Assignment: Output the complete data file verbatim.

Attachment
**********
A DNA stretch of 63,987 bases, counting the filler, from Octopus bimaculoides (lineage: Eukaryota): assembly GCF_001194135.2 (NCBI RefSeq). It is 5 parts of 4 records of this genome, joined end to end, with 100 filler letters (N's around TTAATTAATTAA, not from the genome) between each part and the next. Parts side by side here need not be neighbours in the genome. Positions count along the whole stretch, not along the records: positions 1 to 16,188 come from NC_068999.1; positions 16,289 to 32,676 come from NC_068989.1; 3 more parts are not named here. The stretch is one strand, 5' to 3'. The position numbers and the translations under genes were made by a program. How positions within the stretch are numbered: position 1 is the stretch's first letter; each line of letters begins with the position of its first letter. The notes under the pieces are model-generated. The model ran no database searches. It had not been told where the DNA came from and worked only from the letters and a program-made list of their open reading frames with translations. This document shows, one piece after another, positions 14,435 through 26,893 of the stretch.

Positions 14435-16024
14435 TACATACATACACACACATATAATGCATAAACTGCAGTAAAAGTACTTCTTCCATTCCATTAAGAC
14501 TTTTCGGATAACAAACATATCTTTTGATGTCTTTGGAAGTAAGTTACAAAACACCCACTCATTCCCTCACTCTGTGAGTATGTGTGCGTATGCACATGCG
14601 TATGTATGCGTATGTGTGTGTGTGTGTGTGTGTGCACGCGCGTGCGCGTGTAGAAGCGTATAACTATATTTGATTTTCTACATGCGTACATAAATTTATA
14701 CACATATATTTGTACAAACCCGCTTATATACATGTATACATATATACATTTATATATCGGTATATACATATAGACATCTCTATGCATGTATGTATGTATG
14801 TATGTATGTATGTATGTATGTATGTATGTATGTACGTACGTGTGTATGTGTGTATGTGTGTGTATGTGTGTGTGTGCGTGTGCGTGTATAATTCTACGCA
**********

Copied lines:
A DNA stretch of 63,987 bases, counting the filler, from Octopus bimaculoides (lineage: Eukaryota): assembly GCF_001194135.2 (NCBI RefSeq). It is 5 parts of 4 records of this genome, joined end to end, with 100 filler letters (N's around TTAATTAATTAA, not from the genome) between each part and the next. Parts side by side here need not be neighbours in the genome. Positions count along the whole stretch, not along the records: positions 1 to 16,188 come from NC_068999.1; positions 16,289 to 32,676 come from NC_068989.1; 3 more parts are not named here. The stretch is one strand, 5' to 3'. The position numbers and the translations under genes were made by a program. How positions within the stretch are numbered: position 1 is the stretch's first letter; each line of letters begins with the position of its first letter. The notes under the pieces are model-generated. The model ran no database searches. It had not been told where the DNA came from and worked only from the letters and a program-made list of their open reading frames with translations. This document shows, one piece after another, positions 14,435 through 26,893 of the stretch.

Positions 14435-16024
14435 TACATACATACACACACATATAATGCATAAACTGCAGTAAAAGTACTTCTTCCATTCCATTAAGAC
14501 TTTTCGGATAACAAACATATCTTTTGATGTCTTTGGAAGTAAGTTACAAAACACCCACTCATTCCCTCACTCTGTGAGTATGTGTGCGTATGCACATGCG
14601 TATGTATGCGTATGTGTGTGTGTGTGTGTGTGTGCACGCGCGTGCGCGTGTAGAAGCGTATAACTATATTTGATTTTCTACATGCGTACATAAATTTATA
14701 CACATATATTTGTACAAACCCGCTTATATACATGTATACATATATACATTTATATATCGGTATATACATATAGACATCTCTATGCATGTATGTATGTATG
14801 TATGTATGTATGTATGTATGTATGTATGTATGTACGTACGTGTGTATGTGTGTATGTGTGTGTATGTGTGTGTGTGCGTGTGCGTGTATAATTCTACGCA